May 13, 2017

Lakefront Trail Separation Construction Continues from Fullerton to North Avenues and from Oak to Ohio Streets

Separate bike and pedestrian paths make the Lakefront Trail safer and more enjoyable for everyone in Chicago

Mayor's Press Office    312.744.3334

Mayor Rahm Emanuel, Chicago Park District Superintendent Michael P. Kelly and Kenneth Griffin today gathered to break ground on the next segments of the Lakefront Trail Separation project to separate bike and pedestrian paths. Construction will begin from Fullerton to North Avenues and from Oak to Ohio Streets. This project is made possible by a generous gift from Kenneth Griffin.

“This is an important next step in continued efforts to make the Lakefront Trail safer and more accessible for the thousands of cyclists, runners and walkers that use the path each day,” Mayor Emanuel said. “Trail separation does more than address issues of overcrowding; it builds a better future for one of the city’s greatest assets by ensuring Chicagoans and visitors are able to experience what the lakefront has to offer.”

The Lakefront Trail Separation was designed to alleviate areas of congestion by creating two distinct paths; a bike trail and a separate pedestrian trail for those on foot. Mayor Emanuel originally announced plans to separate the trail from Fullerton to Ohio streets and 31st to 51st streets when he unveiled Building on Burnham, a comprehensive vision to invest in Chicago's parks and open spaces.

“I am excited to see us taking another step forward towards making the Lakefront trail safer and more enjoyable for everyone in Chicago,” said Kenneth Griffin. “I appreciate all of the efforts that have gone into this great project and applaud Mayor Emanuel and Superintendent Kelly for their continued leadership.”

Once complete, the split trail will provide separate paths for cyclists and pedestrians along the entire 18-mile pathway. The commuter trail, made of asphalt, will measure 12 feet in width and will be located closest to Lake Shore Drive. The pedestrian trail will measure 20 feet in width with 14 feet of asphalt and 6 feet of soft surface mix on either side.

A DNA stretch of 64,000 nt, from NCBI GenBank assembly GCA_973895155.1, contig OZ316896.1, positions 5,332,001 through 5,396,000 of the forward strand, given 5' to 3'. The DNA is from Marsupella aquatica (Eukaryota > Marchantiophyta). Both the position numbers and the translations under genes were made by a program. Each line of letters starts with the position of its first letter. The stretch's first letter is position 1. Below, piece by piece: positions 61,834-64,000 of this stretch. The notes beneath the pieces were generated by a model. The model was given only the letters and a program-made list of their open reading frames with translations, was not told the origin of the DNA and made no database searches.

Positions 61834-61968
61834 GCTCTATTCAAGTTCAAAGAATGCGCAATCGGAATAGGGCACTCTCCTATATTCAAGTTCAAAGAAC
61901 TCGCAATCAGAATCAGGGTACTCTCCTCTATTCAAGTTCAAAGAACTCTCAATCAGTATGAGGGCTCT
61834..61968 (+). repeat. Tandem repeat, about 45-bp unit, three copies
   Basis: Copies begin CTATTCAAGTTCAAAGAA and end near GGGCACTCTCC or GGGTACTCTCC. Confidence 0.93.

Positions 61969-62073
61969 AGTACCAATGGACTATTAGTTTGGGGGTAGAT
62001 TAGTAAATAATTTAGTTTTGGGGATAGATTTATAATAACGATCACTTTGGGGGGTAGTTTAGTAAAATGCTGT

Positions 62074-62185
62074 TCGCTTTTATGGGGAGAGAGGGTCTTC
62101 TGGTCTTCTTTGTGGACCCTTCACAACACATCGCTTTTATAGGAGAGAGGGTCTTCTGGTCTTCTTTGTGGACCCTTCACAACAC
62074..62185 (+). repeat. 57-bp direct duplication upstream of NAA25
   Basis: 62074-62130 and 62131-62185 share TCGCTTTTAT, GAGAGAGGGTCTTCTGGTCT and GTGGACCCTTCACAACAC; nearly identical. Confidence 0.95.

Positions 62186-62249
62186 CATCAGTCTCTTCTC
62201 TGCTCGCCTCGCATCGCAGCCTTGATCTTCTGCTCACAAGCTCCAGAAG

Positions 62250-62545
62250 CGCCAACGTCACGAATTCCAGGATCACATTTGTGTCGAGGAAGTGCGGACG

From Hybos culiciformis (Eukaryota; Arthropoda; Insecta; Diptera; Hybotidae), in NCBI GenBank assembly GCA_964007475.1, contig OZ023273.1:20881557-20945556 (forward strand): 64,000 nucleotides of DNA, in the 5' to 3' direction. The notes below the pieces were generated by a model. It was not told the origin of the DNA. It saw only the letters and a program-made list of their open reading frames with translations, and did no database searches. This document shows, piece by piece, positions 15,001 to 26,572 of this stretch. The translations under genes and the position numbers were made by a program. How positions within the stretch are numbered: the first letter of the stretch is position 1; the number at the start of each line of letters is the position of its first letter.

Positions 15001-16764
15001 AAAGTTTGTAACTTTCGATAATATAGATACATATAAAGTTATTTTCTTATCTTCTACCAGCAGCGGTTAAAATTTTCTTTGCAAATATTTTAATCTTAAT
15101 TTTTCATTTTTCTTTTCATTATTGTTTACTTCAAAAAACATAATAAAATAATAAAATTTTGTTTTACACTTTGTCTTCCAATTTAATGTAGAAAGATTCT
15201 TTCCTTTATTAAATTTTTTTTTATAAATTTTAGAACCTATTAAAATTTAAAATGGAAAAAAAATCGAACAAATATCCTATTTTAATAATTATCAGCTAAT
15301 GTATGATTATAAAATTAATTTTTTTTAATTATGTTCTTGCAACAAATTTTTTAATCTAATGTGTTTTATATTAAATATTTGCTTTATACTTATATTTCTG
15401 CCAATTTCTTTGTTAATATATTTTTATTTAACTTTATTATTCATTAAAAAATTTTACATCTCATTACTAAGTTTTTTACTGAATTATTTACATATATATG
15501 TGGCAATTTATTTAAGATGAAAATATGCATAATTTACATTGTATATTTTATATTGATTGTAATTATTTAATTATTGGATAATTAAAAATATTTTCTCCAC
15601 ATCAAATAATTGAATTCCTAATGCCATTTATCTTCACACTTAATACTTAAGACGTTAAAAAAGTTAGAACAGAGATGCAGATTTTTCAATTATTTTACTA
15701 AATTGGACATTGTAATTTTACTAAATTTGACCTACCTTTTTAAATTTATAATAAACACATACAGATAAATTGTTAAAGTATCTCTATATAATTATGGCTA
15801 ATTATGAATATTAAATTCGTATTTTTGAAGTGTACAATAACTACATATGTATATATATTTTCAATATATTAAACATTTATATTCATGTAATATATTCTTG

"We have worked collectively with the City of Chicago, Active Transportation Alliance and Chicago Area Runners Association for years in search of ways to enhance the lakefront trail experience," said General Superintendent and CEO Michael P. Kelly. "We are fortunate to have the support of Mr. Griffin to bring the trail separation project to fruition."

Starting May 22, the Lakefront Trail will be closed east of Lake Shore Drive between Diversey and North Avenues for construction. Trail separation construction will take place from Oak to Ohio Streets, and space will be provided in a shared lane around active construction. Due to limitations on space in this section of the trail, the contractor will make every effort to limit the use of heavy equipment during busy morning and evening traffic.  A marked detour route west of Lake Shore Drive will be available to Lakefront Trail users.

Trail users can access construction information and detour maps by checking or following us on Facebook and Twitter construction updates.


The Chicago Park District is the 2014 Gold Medal Award winner, recognized for excellence in park and recreation management across the nation. For more information about the Chicago Park District's more than 8,300 acres of parkland, more than 585 parks, 26 miles of lakefront, 12 museums, two world-class conservatories, 16 historic lagoons, nearly 50 nature areas, thousands of special events, sports and entertaining programs, please visit or contact the Chicago Park District at 312/742.PLAY or 312/747.2001 (TTY). Want to share your talent? Volunteer in the parks by calling 312/742.PLAY.